3. You don’t have a lot of debt. Just like when you applied for your first mortgage, lenders want to know you have a steady income and you’re not up to your neck in debt. Your lender will want to review your pay stubs, tax returns, and bank statements.
Why do people get second mortgages?
Homeowners are tempted to get second mortgages for three main reasons.
1. To pay off another loan or debt.
Can you use a loan to pay off a loan? Yep. (Do we recommend doing this? Nope.) Many people use their second mortgage to pay off student loans, credit cards, medical debt, or even to pay off a portion of their first mortgage.
2. To fund home improvement projects.
Can’t wait to add the backsplash in the kitchen? Always wanted a swimming pool but never had the cash? Homeowners sometimes take out a second mortgage to renovate their houses. The idea is that if you renovate your house, you’ll increase the market value of your home, getting you more equity. But that idea assumes the market value of your home will go up. However, if the value of the homes in your area goes down, you’d have a major problem—and no equity.
3. To make a personal purchase—a big one.
Though this isn’t as common as the first two, people will take out a second mortgage to buy a new car or fund an exotic vacation. But don’t fall for this! It’s just a trap for more debt.
Here’s the truth about second mortgages.
Second mortgages are tempting. The way lenders package them, they may even seem like a gift. But take away the inflated promises and enticing interest rates, and you’ll see them for what they really are: debt repackaged as debt.
If you’re considering a second mortgage, here are three reasons why you should avoid them at all costs.
1. Second mortgages put your home at risk.
Your lender may act friendly when you’re applying, but miss a payment, and they won’t hesitate to take your home. Is that new backsplash in your kitchen really worth the risk of losing your house? No! It’s just a backsplash! If you can’t afford the renovation, then don’t do it.
Renovating your property to increase your home’s value is a great idea. But there are better ways of doing it than risking foreclosure. Save, save, save! There’s no better way than paying cash.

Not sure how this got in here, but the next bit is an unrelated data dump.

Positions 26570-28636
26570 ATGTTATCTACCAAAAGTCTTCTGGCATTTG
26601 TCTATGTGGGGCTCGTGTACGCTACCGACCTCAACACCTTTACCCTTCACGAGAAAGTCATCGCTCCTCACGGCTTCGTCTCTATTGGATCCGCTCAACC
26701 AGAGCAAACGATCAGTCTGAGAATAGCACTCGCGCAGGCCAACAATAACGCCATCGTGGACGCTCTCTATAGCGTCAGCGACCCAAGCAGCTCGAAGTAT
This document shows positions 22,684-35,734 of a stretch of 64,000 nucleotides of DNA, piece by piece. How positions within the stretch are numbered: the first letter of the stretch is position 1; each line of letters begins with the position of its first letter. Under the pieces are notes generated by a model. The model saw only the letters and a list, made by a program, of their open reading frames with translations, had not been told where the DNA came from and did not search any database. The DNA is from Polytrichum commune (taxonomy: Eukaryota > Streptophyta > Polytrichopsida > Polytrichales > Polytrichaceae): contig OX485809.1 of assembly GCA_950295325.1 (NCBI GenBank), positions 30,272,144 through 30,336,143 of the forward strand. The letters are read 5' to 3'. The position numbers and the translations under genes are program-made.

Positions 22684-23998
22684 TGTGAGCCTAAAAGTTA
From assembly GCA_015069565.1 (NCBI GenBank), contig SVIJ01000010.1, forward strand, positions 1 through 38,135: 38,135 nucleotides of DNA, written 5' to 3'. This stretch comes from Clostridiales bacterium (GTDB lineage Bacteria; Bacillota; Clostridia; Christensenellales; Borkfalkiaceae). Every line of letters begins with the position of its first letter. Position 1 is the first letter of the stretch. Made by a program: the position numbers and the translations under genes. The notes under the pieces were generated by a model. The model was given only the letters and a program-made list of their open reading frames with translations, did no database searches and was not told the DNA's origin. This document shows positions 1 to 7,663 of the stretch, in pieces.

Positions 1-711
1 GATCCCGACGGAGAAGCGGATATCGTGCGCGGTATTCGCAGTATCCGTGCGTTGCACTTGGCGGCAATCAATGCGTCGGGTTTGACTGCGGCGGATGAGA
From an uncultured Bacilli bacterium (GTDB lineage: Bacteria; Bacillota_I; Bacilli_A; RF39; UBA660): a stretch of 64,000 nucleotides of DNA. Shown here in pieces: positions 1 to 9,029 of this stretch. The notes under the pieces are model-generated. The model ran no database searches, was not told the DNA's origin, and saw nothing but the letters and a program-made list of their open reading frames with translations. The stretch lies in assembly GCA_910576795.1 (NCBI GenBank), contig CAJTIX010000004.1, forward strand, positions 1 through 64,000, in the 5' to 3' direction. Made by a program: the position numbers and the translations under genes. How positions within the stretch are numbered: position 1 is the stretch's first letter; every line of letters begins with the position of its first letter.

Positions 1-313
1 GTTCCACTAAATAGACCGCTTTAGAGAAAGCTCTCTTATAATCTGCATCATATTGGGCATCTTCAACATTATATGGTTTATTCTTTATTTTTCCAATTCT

2. Second mortgages can’t turn equity into cash.
They turn equity into debt. Despite the freedom a second mortgage seems to give you, you must pay that money back. Second mortgages put you and your family farther into the hole of debt. And no matter how low the interest may seem, you’ll end up paying more in the long run.
3. Second mortgages put a strain on your income.
By taking out a second mortgage, you become more vulnerable to a financial crisis. You may be able to make the payments now, but if you lose your job or end up with a large medical bill, you could easily find yourself buried under too much debt.
You may see low interest rates and think you can’t pass up a deal like that. But when you add up all the costs—appraisal fees, application costs, closing costs—you’re not saving money.
If a second mortgage is debt, what Baby Step should you pay it off in?
If you took out a second mortgage but now you’re following Dave’s 7 Baby Steps, you might wonder at what point you should pay it off. Should you count it in your debt snowball and pay it off in Baby Step 2? Or should you refinance it into your first mortgage and pay it in Baby Step 6?
If your second mortgage is less than half your annual income, treat it as debt and pay if off in Baby Step 2. Don’t refinance it. Paying it off isn’t unreasonable—so long as you make it a goal and stay focused.
However, if your second mortgage is more than half your annual income, refinance it as part of your first mortgage and pay it off in Baby Step 6. Take care of your smaller debts and work your way to paying off the larger debt.
Need help with a mortgage?
Before you make any decision that will impact your future, seek out the qualified assistance of someone who knows the ins and outs of mortgages. Whatever your finances look like, our friends at Churchill Mortgage will equip you with the information you need to make the right decision.
The financial experts at Churchill Mortgage have helped hundreds of thousands of people plan smarter and live better. Talk with an expert at Churchill Mortgage today to help you find the right answers for your specific situation.